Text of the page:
The Northern Ontario racing industry is no different than its Southern Ontario partners. They are no longer willing to be seen as an isolated part of Ontario racing. The four-laning of highway 400/69 completion is imminent and the role of technology in racing shortens any geographic gap that has historically been used as a reason to see the North as apart from the rest of Ontario.

There are many opportunities at issue here for the expanded growth of rural economics related to agriculture and its horseracing industry partner. These opportunities are not singled out only for Northern Ontario but further expand racing as an all-inclusive Ontario industry with provincial and global recognition and expectations.

Centralizing and downsizing racetrack venues may be a solution in the concentrated geographic areas of Southern Ontario due to proximity of venues. It is not the case, however, for Northern Ontario, specifically Sudbury.

The next appropriate step for consideration would be a dialogue and discussion that the Northern Horsemen’s Association is prepared to have resulting in the growth and expansion of horseracing in Northern Ontario. Innovation such as expanding race dates to nine months, increased racing weekly from the current twice a week schedule to three times weekly, simulcast for live bet thus increasing handle and pari-mutual betting, and re-opening on-site backstretch for stabling thereby attracting new interests/participants in the North with allowance for accommodation should a condensed 'regional' industry model and be implemented across Ontario. On the shared revenue side, discussions should be open to entertain percentages like the Slots-at-Racetracks agreement accruing from expanded Casino gaming along with a newer mandate and accountability process on how the industry is 'all Ontario' marketed and track ownership participates in growth and development.

Our vision is in line with what we believe is a growing consensus of a 'RACINO' model and a package that partners a full-gambling/gaming and entertainment destination for the City of Greater Sudbury and the horseracing industry in Northern Ontario and all of Ontario.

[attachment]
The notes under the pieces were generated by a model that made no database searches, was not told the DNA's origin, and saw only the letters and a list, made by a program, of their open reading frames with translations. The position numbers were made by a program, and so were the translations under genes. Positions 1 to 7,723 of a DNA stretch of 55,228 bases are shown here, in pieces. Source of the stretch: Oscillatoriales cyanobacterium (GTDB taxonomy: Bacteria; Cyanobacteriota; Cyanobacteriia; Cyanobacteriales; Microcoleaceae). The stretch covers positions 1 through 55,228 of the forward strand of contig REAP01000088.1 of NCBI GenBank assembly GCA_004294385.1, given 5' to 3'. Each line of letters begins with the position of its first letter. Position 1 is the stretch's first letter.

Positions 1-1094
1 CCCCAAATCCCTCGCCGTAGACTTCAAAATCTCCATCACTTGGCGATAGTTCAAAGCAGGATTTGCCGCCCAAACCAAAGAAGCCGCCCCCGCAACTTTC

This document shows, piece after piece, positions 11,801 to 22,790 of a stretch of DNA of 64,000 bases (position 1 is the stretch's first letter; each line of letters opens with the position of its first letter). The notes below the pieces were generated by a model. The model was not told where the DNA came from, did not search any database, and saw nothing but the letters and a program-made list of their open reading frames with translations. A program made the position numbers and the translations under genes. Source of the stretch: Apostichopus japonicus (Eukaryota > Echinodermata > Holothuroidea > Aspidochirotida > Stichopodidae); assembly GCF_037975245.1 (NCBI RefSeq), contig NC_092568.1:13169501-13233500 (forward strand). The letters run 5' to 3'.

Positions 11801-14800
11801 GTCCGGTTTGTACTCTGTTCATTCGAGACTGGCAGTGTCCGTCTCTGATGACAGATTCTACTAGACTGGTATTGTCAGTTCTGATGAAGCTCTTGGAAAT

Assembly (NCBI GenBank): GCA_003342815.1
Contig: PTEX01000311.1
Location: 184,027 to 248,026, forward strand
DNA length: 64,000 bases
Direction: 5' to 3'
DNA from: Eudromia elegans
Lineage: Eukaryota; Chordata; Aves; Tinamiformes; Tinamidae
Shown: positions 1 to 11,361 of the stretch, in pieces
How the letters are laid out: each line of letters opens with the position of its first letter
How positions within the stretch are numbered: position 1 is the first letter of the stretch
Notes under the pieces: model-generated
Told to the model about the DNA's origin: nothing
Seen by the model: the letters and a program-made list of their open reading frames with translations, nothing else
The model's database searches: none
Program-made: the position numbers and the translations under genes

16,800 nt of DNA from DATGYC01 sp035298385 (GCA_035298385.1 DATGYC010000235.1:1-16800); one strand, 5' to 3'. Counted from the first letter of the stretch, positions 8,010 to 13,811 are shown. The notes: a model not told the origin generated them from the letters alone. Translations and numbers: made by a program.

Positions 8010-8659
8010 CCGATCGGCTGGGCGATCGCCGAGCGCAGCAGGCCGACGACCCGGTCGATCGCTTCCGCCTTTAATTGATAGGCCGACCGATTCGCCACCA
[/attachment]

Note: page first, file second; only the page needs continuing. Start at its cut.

Further, we would anticipate Northern Ontario representation with respect to future restructuring discussions, committees, panels of the industry demonstrating an equal representative role for Northern Ontario with its Southern Ontario partners. This inclusion is the fair and balanced best practice approach to reinvigorating an important industry to the social and economic racing/breeding specific industry and the overall well being for the agriculture sector and related sub sectors in Ontario.

July 26, 2012 - 4:26 pm"Centralizing and downsizing

"Centralizing and downsizing racetrack venues may be a solution in the concentrated geographic areas of Southern Ontario due to proximity of venues. It is not the case, however, for Northern Ontario, specifically Sudbury."

Chuck: I believe the thought process behind this statement is that there is somewhat of an overlapping of regions in southern ontario where tracks are in close proximity and agricultural services businesses are well supported, whereas in northern ontario with one track solely place 3.5 hours from the next closest venue it is the only race entity supporting northern agri-service businesses.

And yes, considering OLG wants multiple "gaming zones", there is no reason why the number of tracks should be decreased if the SAR was reinstated and operated as a RACINO model going forward.

OHRIA needs to review their recommendation. Simply, the government's decision to end the SAR was unacceptable and that was the position we should be working from solely for the purpose of sustaining our agricultural areas, agri-service businesses and the numerous jobs our industry supports.

July 26, 2012 - 3:07 pmGreat telephone interview.

Great telephone interview. Thanks CBC and Dr. Pappin. Wonder how many people actually got to hear it?

July 26, 2012 - 2:12 pmThere is absolutely no reason

Chuck Ibey SAID...

There is absolutely no reason for any track in Ontario to be ommitted from future Gaming Solutions, no matter which breed they support.

Chuck Ibey